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Robby_S
New Contributor I
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Best approach to use the Media Server Studio SDK in my application (II) ?

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Hi, I'd like to ask a follow-up question to my earlier question: "Best approach to use the Media Server Studio SDK in my application ?"  I have this new question after I experimented with the Media Server Studio SDK a little, and after I heard about the VA API.

Per my discussion with Bjoern, in order to achieve the optimal performance, I would need to modify my application software in such as way as shown in one of Media Server Studio SDK's sample codes. Doing so would allow hardware resources to be shared for multiple simultaneous sessions/pipelines. 

In order to see incremental progress, I could cherry-pick some components from the Media Server Studio SDK, and fit them into the framework of my application software. Supposed this second approach should be easier to implement, at the cost of the performance.

I spent a few days experimenting with the 2nd approach. It's not as easy as I had expected. All the sample codes in the Media Server Studio SDK are written in a tightly wrapped way, with layered C++ class inheritances. It's difficult to peel off just one component and plug it into my framework. For example, replacing the decoder with its MSS SDK counterpart is not a simple drop-in replacement. Since the MSS SDK decoder only takes an elementary bit-stream. I would also need to add a demultiplexer (splitter) so as to handle the H264 container, if I wanted to use the splitter provided in an MSS SDK sample code. That in turn would require the bit-stream handler. Things got complicated quickly and pretty soon I found that I was trying to fit my own code into the MSS SDK framework !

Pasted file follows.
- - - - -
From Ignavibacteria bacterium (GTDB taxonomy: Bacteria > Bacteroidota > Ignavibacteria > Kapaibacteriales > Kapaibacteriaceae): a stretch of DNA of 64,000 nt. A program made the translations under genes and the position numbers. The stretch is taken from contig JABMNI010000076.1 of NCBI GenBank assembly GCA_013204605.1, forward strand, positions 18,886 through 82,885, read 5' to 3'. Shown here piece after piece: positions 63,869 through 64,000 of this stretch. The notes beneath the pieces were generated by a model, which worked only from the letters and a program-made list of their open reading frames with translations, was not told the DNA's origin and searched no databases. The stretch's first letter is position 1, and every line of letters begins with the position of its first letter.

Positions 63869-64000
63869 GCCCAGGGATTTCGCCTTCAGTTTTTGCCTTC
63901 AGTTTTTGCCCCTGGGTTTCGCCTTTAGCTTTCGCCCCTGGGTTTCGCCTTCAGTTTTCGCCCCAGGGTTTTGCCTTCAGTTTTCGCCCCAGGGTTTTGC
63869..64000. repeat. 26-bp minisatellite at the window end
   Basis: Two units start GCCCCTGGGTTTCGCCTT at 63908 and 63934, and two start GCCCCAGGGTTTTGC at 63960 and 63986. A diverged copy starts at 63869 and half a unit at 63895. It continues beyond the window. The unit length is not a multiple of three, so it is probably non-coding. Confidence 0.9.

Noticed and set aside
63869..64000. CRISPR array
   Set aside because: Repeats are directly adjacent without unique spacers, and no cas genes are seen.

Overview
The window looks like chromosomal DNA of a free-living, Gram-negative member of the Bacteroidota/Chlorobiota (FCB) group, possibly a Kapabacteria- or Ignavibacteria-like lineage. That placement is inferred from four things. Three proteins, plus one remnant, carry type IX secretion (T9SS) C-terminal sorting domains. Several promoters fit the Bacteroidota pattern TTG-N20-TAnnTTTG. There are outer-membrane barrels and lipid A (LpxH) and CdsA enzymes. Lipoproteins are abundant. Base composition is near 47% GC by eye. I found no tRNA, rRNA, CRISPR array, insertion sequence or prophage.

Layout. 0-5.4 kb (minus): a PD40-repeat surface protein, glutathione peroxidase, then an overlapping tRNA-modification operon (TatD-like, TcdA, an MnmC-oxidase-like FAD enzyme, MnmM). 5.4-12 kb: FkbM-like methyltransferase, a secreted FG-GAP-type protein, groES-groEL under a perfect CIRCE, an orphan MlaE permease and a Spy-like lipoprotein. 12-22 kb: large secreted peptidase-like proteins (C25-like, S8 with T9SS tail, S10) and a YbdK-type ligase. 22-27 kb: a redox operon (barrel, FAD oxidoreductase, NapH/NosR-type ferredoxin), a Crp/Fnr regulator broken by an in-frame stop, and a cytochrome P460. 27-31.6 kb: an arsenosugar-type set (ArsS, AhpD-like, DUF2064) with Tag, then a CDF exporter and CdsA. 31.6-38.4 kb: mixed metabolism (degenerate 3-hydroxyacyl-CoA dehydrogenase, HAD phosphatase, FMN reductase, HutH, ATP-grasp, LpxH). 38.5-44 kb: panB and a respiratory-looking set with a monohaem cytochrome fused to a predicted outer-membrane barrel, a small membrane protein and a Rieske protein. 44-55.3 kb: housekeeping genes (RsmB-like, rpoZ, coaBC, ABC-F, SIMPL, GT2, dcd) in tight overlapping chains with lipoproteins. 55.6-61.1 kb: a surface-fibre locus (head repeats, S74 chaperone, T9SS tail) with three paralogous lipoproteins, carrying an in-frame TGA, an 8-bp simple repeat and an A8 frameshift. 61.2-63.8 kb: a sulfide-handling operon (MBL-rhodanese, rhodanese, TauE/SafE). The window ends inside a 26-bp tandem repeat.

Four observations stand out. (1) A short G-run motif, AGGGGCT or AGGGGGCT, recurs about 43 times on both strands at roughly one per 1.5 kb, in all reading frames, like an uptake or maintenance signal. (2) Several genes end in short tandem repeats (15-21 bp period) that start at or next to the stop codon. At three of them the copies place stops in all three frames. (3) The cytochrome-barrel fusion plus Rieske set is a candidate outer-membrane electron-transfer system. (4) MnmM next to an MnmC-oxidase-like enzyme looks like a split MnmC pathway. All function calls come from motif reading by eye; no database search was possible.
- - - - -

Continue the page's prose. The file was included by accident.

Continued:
Another uncertainty/unknown is how I could fit the MSS SDK sessions into my current multi-threading. I have not understood the MSS SDK threads well enough to be 100% confident, but replacing my current pthreads with the MSDK threads doesn't look straightforward.

So, I have this fundamental question to ask: Is the MSS SDK designed in such a way that it almost requires the user to use a framework similar to the ones shown in an MSS SDK sample code? If that's the case, I think I can understand the logic behind it, would just bite the bullet, and go with the 1st approach.

I am a DSP guy. Before I used MSS SDK, I was expecting something like replacing slow_fft(input *, output *) with fast_fft(input *, output *). That has not been the case.